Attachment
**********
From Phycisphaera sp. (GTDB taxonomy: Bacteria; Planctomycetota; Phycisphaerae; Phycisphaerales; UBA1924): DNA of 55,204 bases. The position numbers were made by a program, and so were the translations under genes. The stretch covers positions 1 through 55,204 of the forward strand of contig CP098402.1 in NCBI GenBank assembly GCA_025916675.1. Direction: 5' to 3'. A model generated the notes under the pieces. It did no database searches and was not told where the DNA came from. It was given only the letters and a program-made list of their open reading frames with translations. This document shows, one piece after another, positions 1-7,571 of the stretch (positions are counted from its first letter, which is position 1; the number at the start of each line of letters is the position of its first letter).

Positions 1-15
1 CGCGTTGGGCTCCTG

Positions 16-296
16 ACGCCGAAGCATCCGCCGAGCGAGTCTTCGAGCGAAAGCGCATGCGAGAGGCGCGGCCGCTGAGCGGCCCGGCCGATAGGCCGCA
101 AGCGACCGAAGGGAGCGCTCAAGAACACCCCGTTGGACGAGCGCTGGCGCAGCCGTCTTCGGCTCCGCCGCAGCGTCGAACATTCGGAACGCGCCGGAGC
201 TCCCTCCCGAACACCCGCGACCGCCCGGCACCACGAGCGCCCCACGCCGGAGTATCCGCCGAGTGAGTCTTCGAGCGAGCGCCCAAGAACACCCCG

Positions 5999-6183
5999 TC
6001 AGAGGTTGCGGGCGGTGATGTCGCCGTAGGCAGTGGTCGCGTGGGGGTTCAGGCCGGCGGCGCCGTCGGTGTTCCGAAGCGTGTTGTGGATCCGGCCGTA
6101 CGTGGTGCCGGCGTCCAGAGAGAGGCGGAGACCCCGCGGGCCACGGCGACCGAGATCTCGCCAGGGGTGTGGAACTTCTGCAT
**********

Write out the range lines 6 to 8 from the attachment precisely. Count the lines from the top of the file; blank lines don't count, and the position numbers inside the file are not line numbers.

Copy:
101 AGCGACCGAAGGGAGCGCTCAAGAACACCCCGTTGGACGAGCGCTGGCGCAGCCGTCTTCGGCTCCGCCGCAGCGTCGAACATTCGGAACGCGCCGGAGC
201 TCCCTCCCGAACACCCGCGACCGCCCGGCACCACGAGCGCCCCACGCCGGAGTATCCGCCGAGTGAGTCTTCGAGCGAGCGCCCAAGAACACCCCG

Positions 5999-6183